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Belgium Appeal Court Hearing Renews Calls To Expel Iran Regime Operative From Europe

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They all claimed they were living in peace in Western democracies, but they were Tehran’s terror sleeper cells, threatening peace and security in Europe.

On November 17 and 18, a court in Belgium heard the appeal cases of three Iranian operatives who had attempted to bomb the Iranian opposition’s rally in 2018 in France. Nasimeh Naami, Amir Saadouni, and Mehrdad Arefani were all part of a terrorist cell led by the Iranian high-ranking diplomat terrorist, Assadollah Assadi.

Naami and Saadouni became Belgian citizens in the early 2000s, after years of enjoying their political refugee status. Their status as political refugees did not prevent them from secretly traveling back to Iran. Once in Iran, they received orders from their handlers in the Ministry of Intelligence and Security (MOIS).

Naami and Saadouni were arrested while possessing over 500 grams of the TATP explosives en route to the “Free Iran” gathering. During their trial on November 30 and December 3, 2020, it was revealed they had over 240,000 euros in their bank accounts and cash at their home.

Documents obtained by authorities from 2010 to 2018 showed that Naami had made at least 12 trips to Iran. In 2010, she made two trips, in 2011, one trip, in 2013, she paid a total of four visits for 132 days in 2014, one trip, in 2015 two trips, in 2017 two visits, and one trip in 2018 to Iran. Saadouni also made numerous trips to Iran, with and without Naami.

Mehrdad Arefani, the other convicted terrorist, also claimed that he is an “atheist poet” and denied being part of Assadi’s team. While his bogus claim was interrupted by Saadouni’s shouts that “he is lying,” Arefani and his lawyer used the same alibi during their appeal case on November 18.

Saadouni had confessed that Arefani was Assadi’s eyes and ears. “Every time I lied to Assadi about the facts of the MEK events, somehow Assadi knew I was lying. Mehrdad was always present; no matter what. Therefore, I’m sure he was in contact with Assadi,” Saadouni said.

While the court in Belgium was hearing the appeal cases of Iran’s terrorist sleeper cells, Swedish authorities arrested another Iranian spy. The suspect, not yet identified, was arrested on Tuesday on suspicion of aggravated espionage. According to Swedish authorities, he was linked to Peyman Kia, another Iranian operative arrested in September.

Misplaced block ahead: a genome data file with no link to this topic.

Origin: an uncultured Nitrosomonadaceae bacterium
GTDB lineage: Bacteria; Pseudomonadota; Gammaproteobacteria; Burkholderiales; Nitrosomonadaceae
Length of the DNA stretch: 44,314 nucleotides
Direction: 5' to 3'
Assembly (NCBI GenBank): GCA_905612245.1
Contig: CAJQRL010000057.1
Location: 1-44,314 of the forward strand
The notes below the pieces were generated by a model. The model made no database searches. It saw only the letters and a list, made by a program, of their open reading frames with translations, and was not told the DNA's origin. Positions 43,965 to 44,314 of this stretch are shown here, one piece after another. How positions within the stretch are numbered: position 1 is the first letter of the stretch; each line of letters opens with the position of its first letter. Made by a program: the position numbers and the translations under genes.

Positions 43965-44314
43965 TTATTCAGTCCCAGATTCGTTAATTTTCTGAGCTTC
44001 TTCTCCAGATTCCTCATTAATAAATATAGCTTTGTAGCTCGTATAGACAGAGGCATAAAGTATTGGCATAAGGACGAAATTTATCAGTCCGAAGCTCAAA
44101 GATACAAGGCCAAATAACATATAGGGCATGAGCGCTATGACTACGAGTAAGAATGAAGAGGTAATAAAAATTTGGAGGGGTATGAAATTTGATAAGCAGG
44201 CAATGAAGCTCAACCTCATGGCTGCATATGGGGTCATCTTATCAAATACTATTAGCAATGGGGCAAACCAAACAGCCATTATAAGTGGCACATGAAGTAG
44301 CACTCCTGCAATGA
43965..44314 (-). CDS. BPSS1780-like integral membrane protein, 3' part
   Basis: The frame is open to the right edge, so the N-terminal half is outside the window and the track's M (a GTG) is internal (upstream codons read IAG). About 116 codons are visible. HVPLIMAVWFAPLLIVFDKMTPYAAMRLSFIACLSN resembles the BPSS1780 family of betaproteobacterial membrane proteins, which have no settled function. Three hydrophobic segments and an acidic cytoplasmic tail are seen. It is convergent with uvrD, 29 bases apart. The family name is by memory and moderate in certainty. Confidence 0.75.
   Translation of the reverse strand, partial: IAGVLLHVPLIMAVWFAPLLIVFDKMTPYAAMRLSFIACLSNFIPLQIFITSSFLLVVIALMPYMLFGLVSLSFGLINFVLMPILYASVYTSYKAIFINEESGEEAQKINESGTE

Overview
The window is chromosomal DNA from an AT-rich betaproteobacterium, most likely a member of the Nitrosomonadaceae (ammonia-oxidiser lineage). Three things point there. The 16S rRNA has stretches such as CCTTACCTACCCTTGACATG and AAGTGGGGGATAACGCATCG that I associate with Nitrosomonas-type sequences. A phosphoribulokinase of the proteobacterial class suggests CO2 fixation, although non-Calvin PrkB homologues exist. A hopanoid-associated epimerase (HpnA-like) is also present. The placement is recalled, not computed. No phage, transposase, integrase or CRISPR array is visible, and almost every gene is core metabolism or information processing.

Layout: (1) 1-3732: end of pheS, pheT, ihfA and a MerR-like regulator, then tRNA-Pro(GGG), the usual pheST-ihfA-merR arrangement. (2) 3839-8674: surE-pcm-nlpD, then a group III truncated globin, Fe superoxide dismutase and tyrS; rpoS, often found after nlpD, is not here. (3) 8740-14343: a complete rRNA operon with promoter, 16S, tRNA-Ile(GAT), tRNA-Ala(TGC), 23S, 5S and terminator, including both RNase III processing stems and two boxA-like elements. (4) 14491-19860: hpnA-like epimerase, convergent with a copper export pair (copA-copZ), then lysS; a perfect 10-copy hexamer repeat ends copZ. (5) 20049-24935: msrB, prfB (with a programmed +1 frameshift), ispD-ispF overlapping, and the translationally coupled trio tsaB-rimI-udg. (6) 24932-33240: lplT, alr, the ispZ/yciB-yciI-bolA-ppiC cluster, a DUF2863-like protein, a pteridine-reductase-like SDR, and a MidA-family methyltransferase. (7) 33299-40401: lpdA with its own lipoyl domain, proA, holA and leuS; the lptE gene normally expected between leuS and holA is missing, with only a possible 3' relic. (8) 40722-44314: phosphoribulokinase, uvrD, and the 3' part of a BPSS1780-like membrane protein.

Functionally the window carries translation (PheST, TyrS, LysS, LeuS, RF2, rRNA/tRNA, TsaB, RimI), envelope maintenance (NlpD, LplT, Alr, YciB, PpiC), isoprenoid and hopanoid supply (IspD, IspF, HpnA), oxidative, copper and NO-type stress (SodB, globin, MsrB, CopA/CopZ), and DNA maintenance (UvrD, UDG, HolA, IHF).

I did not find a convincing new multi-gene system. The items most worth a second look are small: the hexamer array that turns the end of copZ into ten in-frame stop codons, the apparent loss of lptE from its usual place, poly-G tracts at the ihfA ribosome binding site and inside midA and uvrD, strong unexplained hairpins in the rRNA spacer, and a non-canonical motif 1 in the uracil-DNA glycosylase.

According to Swedish press such as Aftonbladet and Expressen, Kia was a former Swedish security police chief who had been arrested for spying on behalf of the Iranian regime between 2011 and 2015. He had obtained Swedish citizenship and worked as a director in the Swedish Security Police (SPO) and an analyst in a Swedish military organization while he was the Iranian regime’s spy.

Similarly, in August 2021, an Iranian couple who had obtained refugee status posing as Afghani citizens were arrested on charges of espionage.

But Tehran’s operatives were not always arrested before causing too much damage to Europe’s security. Besides the Iranian regime’s successful assassination attempts in the 1980s and 1990s, such as the assassination of Dr. Kazem Rajavi in Geneva or Shapour Bakhtiar in Paris, the mullahs’ operatives have breached security at higher levels.

The case of Per Sandberg, Norway’s former Minister for Fisheries, is an example of how Tehran’s operatives have infiltrated higher echelons of power in European countries. The Norwegian Minister of Fisheries was hooked on Tehran’s honey trap by Bahareh Letnes.

Conclusion

The arrest and conviction of the Iranian regime’s terrorists and spies is good news indeed. But it is naïve to assume that these arrests and convictions could end the Iranian regime’s rampant terrorism in Europe.

During Assadi’s trial, it was revealed that he headed a large network of terrorism and espionage across Europe, with many dual nationals and refugees on his payroll. These sleeper cells are under the skin of European cities, waiting for Tehran’s green light to act. Assadi’s network has sadly remained intact, and this is very much worrying, not just for the Iranian dissidents but also for European citizens. One has to keep in mind that hundreds of renowned Western politicians were among the 100,000 participants of the “Free Iran” gathering.

Sadly, European leaders have cherry-picked their parochial interests by negotiating with Tehran over its nuclear program. But they should know that these actions would only embolden the world’s top state-sponsor of terrorism to wreak havoc. If the European leaders refuse to punish Tehran for its terrorist activities, more innocent lives will perish in the conflagration of Iran’s rampant terrorism.

Western leaders should act now. They must close the Iranian regime’s embassies, which are nests of spies and terrorists. All the Iranian regime’s operatives, who work under different pretexts, should be expelled from European soil. This would certainly curb Tehran’s rampant terrorism as the mullahs understand that their malign activities come with a heavy price.